Some duos are nothing short of iconic, think Batman and Robin, SpongeBob and Patrick, Bert and Ernie, or my all-time favorite: a Windows user and their WinRAR free trial. The legendary, never-ending free trial of the archiving software has been a mainstay for many a Windows user — I’ve personally had the WinRAR free trial running on more systems than any other piece of software. However, that all could be about to change when Microsoft rolls out its next build of Windows 11.
So long, and thanks for all the encrypts
It looks like it’s time to let the world’s longest-running free trial come to an end as a work-in-progress build of Windows 11, set to be released later this week, will bring native support for RAR, 7-Zip, GZ, and TAR — as well as a number of other libarchive open-source project archive formats.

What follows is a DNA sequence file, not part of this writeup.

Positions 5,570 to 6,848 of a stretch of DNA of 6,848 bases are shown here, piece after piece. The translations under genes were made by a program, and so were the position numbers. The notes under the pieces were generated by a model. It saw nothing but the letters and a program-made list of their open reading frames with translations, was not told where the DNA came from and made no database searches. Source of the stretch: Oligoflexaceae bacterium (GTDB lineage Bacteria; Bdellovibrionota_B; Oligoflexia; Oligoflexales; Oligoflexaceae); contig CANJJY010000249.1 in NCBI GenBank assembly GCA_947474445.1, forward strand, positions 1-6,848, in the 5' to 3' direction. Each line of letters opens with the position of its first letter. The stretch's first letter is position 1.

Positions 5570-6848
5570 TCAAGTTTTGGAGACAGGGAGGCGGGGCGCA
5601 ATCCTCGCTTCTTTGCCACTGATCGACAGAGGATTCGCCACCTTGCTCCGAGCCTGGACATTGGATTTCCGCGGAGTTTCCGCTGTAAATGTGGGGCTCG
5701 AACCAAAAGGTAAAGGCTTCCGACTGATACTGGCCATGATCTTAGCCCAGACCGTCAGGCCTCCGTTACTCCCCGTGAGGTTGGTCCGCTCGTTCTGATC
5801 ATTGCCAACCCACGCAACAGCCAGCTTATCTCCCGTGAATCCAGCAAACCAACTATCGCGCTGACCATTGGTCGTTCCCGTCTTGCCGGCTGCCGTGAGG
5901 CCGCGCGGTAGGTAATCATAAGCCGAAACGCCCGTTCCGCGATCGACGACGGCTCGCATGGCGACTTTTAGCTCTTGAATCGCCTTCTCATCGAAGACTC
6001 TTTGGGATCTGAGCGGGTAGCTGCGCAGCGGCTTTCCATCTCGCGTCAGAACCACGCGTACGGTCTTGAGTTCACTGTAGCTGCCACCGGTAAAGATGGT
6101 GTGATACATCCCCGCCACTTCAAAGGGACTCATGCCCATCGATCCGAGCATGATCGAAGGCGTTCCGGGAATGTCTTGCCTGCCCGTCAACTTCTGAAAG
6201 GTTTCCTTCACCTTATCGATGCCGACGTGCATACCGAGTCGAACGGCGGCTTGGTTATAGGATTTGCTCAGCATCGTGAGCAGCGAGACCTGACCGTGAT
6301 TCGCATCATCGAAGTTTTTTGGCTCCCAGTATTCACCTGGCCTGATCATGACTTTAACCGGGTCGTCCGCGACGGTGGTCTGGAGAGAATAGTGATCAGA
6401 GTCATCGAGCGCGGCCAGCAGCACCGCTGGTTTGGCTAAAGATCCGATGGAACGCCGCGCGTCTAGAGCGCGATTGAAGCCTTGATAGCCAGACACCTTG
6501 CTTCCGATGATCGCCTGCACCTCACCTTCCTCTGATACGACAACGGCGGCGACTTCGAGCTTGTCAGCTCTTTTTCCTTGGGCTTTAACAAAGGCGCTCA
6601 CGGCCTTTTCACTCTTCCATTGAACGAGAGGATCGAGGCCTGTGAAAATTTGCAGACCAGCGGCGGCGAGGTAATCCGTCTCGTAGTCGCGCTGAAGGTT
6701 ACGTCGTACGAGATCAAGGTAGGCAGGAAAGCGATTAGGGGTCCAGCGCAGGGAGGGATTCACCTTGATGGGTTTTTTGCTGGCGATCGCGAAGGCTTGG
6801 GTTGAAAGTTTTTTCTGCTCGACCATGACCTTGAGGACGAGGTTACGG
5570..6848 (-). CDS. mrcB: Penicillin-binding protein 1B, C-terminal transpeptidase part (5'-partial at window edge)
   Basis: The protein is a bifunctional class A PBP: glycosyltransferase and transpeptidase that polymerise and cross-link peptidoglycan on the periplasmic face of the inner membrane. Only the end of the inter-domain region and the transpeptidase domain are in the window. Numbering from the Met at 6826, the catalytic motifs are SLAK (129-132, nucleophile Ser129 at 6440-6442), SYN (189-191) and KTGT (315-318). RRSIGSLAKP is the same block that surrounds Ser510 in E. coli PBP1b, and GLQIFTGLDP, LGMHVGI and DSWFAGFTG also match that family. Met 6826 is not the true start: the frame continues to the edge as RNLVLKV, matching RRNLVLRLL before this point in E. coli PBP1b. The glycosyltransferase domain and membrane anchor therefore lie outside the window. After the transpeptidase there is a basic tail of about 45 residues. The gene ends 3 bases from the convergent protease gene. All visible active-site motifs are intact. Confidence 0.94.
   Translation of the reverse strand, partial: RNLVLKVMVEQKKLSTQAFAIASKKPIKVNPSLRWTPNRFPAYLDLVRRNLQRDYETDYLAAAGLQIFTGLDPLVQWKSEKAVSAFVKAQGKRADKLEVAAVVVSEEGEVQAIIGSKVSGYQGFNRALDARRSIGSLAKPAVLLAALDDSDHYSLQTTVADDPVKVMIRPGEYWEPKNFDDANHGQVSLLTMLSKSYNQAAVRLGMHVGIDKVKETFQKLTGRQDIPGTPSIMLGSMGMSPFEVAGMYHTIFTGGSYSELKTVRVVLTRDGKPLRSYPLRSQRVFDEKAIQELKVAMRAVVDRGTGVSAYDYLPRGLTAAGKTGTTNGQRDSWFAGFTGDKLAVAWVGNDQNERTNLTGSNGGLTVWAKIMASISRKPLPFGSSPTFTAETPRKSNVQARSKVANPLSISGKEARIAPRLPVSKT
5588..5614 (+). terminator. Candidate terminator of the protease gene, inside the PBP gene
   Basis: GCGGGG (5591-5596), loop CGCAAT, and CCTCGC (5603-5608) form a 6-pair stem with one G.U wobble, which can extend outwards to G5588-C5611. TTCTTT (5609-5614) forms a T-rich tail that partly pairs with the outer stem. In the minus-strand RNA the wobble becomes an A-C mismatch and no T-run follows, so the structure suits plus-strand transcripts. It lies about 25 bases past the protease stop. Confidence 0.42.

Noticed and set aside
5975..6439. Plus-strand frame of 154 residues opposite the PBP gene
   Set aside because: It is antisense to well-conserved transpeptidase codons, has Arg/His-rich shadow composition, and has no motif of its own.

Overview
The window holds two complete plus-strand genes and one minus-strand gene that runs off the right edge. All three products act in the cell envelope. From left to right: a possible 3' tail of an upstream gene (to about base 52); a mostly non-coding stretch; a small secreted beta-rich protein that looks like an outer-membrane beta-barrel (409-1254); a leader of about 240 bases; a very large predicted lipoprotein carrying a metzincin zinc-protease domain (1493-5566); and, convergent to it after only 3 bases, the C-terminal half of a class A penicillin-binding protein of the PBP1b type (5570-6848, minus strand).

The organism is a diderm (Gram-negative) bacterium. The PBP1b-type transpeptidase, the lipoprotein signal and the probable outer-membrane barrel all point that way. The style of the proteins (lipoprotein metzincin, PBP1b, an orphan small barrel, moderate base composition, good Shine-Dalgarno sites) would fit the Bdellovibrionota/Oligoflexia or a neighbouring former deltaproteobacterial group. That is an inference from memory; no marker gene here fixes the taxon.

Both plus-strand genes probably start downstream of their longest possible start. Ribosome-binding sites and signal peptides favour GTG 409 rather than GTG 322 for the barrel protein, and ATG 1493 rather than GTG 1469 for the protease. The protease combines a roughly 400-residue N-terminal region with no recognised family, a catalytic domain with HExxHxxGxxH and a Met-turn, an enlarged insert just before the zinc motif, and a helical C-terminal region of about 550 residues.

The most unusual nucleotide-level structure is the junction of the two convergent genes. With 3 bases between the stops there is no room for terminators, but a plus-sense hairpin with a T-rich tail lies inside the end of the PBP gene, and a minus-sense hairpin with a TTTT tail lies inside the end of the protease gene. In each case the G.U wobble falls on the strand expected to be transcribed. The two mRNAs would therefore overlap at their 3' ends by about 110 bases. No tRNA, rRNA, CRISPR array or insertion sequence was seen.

The information about expanded archive format support was buried away in a recent Windows Developer Blog post from Panos Panay, Chief Product Officer for Windows and Windows devices. The post also detailed Microsoft’s plans to introduce the AI assistance of Windows Copilot, Bing Chat plugins, and Dev Home.
The latter of which being a new experience designed to developers streamline their workflow with WinGet configuration, Dev Drive for enhanced filesystem performance, and a fully-customizable dashboard to track workflows.
It’s only taken Microsoft the better part of 30 years, but native RAR support is finally making its way to Windows. It’ll be a sad day when I eventually have to click uninstall on WinRAR but until then I’ll be sure to give it the send-off it deserves — by unpacking legally obtained files from completely legit and authentic storefronts the internet over. Honest.
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Rael Hornby, potentially influenced by far too many LucasArts titles at an early age, once thought he’d grow up to be a mighty pirate. However, after several interventions with close friends and family members, you’re now much more likely to see his name attached to the bylines of tech articles. While not maintaining a double life as an aspiring writer by day and indie game dev by night, you’ll find him sat in a corner somewhere muttering to himself about microtransactions or hunting down promising indie games on Twitter.